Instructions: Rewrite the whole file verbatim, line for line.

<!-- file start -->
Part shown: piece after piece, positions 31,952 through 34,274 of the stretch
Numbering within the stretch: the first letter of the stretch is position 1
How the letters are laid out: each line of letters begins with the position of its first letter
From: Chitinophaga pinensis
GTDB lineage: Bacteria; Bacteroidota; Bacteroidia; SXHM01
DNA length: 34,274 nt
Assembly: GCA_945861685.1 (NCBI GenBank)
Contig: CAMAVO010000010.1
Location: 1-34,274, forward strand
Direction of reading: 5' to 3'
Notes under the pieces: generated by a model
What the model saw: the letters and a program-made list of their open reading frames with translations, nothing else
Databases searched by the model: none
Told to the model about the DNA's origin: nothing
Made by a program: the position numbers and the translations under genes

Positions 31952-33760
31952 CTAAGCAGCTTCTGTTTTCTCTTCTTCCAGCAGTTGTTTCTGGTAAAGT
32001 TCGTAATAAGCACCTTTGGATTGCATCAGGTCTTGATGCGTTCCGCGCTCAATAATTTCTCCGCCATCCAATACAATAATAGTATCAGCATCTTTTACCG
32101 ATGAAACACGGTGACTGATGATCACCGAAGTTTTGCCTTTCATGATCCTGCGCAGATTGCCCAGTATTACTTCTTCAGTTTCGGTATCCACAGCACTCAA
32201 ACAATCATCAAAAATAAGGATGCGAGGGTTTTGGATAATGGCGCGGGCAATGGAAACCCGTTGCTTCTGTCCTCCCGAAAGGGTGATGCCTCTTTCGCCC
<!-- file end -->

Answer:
Part shown: piece after piece, positions 31,952 through 34,274 of the stretch
Numbering within the stretch: the first letter of the stretch is position 1
How the letters are laid out: each line of letters begins with the position of its first letter
From: Chitinophaga pinensis
GTDB lineage: Bacteria; Bacteroidota; Bacteroidia; SXHM01
DNA length: 34,274 nt
Assembly: GCA_945861685.1 (NCBI GenBank)
Contig: CAMAVO010000010.1
Location: 1-34,274, forward strand
Direction of reading: 5' to 3'
Notes under the pieces: generated by a model
What the model saw: the letters and a program-made list of their open reading frames with translations, nothing else
Databases searched by the model: none
Told to the model about the DNA's origin: nothing
Made by a program: the position numbers and the translations under genes

Positions 31952-33760
31952 CTAAGCAGCTTCTGTTTTCTCTTCTTCCAGCAGTTGTTTCTGGTAAAGT
32001 TCGTAATAAGCACCTTTGGATTGCATCAGGTCTTGATGCGTTCCGCGCTCAATAATTTCTCCGCCATCCAATACAATAATAGTATCAGCATCTTTTACCG
32101 ATGAAACACGGTGACTGATGATCACCGAAGTTTTGCCTTTCATGATCCTGCGCAGATTGCCCAGTATTACTTCTTCAGTTTCGGTATCCACAGCACTCAA
32201 ACAATCATCAAAAATAAGGATGCGAGGGTTTTGGATAATGGCGCGGGCAATGGAAACCCGTTGCTTCTGTCCTCCCGAAAGGGTGATGCCTCTTTCGCCC